Black voters are ditching years of loyalty to the Democratic Party in order to push for the kinds of changes the community really needs, especially when it comes to school choice.
More often than not, Black children find themselves with little to no choice about what school they will attend.
Private schools are costly and many urban public schools don’t receive the funding they need to help students thrive in the classroom and eventually in the labor market.
Based on the most recent midterm elections, Black voters have had enough of this.
School choice has rocketed to the surface of Black voters’ concerns and caused many in the last election to vote for the Republican ticket despite years of Democratic affiliation.
Black voters have been adamant about pushing for a solution to the lack of school choice for many Black children and when one Democratic candidate in Florida considered axing one solution for good, the Republican candidate obtained a wave of support from Black voters.
Back in 2010, Florida Gov. Rick Scott had little more than 5 percent of the African American vote.
The governor didn’t seem too concerned about the low amount of support from Black voters and according to The New Pittsburgh Courier, he didn’t do much to change Black voters’ minds throughout his term.
As it turned out, he really didn’t have to.
Former Gov. Charlie Crist was campaigning to run against Gov. Scott when labor unions filed a lawsuit to dismantle a program that has helped roughly 70,000 low income Black and Hispanic students attend private schools instead of being forced to attend the public schools in their neighborhoods.
While former Gov. Crist publicly supported the unions who wanted to shut the program down, Gov. Scott showed his full support for keeping the Florida Tax Credit Scholarship program alive.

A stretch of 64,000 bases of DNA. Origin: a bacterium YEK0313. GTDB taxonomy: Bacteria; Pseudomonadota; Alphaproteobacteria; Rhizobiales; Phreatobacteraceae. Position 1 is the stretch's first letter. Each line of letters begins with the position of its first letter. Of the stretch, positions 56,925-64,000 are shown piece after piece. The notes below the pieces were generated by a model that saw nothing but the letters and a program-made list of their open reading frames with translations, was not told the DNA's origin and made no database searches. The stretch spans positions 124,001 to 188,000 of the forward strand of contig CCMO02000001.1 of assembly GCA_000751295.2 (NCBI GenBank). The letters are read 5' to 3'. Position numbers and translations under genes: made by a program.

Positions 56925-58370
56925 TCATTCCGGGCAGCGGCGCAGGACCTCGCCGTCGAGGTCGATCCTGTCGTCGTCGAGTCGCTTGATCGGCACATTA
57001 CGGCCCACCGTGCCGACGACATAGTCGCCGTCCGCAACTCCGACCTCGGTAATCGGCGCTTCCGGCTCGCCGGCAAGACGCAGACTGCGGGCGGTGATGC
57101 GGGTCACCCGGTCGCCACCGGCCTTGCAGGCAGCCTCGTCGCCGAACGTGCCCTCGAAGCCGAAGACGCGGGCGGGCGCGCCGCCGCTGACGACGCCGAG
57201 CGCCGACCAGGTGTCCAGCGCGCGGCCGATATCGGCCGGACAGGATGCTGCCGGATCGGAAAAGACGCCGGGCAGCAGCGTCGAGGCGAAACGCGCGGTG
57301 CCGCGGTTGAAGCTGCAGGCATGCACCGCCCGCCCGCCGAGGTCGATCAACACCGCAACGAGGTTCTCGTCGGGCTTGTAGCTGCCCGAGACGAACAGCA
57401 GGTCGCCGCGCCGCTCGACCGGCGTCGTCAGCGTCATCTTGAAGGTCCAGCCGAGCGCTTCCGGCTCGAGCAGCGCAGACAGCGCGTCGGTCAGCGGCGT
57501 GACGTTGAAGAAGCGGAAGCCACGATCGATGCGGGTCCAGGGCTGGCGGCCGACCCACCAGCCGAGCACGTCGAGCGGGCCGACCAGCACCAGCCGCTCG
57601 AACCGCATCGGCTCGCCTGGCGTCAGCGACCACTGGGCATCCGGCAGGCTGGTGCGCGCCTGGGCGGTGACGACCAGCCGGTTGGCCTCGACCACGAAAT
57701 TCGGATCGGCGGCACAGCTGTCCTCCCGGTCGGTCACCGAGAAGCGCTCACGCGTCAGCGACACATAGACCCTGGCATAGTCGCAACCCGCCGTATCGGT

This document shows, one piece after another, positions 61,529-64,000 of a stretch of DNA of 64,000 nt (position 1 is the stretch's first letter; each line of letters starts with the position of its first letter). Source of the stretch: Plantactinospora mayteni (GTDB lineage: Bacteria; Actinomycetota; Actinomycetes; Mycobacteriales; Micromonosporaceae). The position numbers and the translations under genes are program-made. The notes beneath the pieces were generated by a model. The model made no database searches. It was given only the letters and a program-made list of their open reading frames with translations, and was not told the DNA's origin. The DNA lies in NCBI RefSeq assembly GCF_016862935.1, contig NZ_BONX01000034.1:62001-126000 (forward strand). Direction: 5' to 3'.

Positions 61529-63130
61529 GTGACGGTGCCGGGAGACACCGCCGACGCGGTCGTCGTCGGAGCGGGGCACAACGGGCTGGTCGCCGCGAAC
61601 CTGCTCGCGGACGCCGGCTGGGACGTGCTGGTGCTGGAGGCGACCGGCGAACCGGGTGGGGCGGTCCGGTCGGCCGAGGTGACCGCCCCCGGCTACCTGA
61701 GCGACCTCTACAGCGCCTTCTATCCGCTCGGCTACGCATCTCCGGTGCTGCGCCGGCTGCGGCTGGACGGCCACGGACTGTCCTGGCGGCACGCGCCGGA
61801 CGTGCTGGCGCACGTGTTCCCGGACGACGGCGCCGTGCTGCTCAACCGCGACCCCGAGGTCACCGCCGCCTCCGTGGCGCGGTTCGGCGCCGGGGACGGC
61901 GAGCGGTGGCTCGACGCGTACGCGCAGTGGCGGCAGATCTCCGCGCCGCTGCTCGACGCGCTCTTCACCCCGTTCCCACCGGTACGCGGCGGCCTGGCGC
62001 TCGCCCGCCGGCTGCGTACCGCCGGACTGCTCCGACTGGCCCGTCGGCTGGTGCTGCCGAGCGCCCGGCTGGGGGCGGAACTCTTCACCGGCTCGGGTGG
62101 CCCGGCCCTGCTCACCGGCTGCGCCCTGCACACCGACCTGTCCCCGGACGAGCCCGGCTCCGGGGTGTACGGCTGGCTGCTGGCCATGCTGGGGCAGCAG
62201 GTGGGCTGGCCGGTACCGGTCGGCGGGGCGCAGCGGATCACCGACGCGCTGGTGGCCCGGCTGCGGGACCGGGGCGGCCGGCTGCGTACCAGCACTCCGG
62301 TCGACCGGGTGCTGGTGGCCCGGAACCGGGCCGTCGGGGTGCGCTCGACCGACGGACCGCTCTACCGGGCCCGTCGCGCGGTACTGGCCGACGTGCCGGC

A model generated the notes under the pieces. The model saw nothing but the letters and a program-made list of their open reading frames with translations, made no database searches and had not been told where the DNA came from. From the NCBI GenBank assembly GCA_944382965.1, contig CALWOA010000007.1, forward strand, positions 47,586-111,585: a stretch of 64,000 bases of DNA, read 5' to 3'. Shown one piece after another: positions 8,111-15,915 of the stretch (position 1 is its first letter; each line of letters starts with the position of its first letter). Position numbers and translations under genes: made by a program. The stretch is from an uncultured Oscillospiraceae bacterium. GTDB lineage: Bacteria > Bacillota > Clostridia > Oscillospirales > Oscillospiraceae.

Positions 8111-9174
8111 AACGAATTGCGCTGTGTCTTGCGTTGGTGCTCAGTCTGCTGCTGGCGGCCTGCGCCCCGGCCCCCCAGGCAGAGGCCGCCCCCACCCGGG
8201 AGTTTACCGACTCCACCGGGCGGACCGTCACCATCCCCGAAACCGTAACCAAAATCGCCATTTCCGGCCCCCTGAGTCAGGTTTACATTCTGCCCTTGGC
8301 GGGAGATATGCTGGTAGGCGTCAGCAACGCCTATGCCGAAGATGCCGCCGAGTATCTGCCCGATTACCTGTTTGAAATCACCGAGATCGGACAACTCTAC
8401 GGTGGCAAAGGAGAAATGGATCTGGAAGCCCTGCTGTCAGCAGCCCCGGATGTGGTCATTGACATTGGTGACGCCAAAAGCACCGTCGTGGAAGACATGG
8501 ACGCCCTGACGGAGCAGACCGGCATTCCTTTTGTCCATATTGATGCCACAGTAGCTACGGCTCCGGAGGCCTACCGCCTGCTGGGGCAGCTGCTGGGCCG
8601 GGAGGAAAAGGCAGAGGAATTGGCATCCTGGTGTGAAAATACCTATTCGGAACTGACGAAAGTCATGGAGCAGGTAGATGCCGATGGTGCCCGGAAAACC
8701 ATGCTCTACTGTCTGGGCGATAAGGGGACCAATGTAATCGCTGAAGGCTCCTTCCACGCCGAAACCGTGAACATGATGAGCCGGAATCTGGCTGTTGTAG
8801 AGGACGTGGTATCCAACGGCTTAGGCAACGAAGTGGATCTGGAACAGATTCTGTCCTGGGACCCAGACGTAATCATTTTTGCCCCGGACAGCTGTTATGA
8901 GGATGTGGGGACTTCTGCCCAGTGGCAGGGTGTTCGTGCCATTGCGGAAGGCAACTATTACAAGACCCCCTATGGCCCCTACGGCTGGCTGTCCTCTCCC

Community leaders urged Crist to reconsider his stance on the program.
“The truth is that wealthy children have always had choices, whether to neighborhoods with favored public schools or private schools that only money can buy,” Rev. H.K Matthews, who marched with Martin Luther King Jr. in Selma, wrote in an op-ed back in October. “The union cries foul when that privilege is extended to those of meager financial means.”
A coalition of Black ministers in the state supported Matthews in his call to get Crist to reconsider, but the former governor didn’t budge.
At that point, the 2014 election was swaying in Gov. Scott’s favor.
After only garnering 6 percent of the Black vote in 2012, Gov. Scott suddenly doubled that number and saw 12 percent of the Black vote in 2014.
That ultimately gave him the lead ahead of Crist.
School choice has been an important topic in the Black community, as Black children have been proven to face serious disadvantages in the classroom.
Graduation rates among Black students are disproportionately low and many public schools in predominantly Black districts are not seeing the type of funding that schools in predominantly white districts have.
In some states, cities are even claiming that widespread school closures are particularly targeting predominantly Black schools.
New Orleans is one of those cities.
Back in September, the U.S. Education Department opened an investigation into charges that the Recovery School District’s policy of closing and chartering New Orleans public schools violated the civil rights of Black students in the area.
The complaint was filed in May and insisted that the state Board of Elementary and Secondary Education and Recovery System were wrong for closing conventional public schools which had nearly a 100 percent Black student body when the schools showed clear signs of improving.
Other schools in the area with predominantly white student bodies were allowed to stay open although these schools shared similar struggles with academics and management.
Voting patterns suggest that Black voters will continue to sway their support in favor of candidates who push for school choice.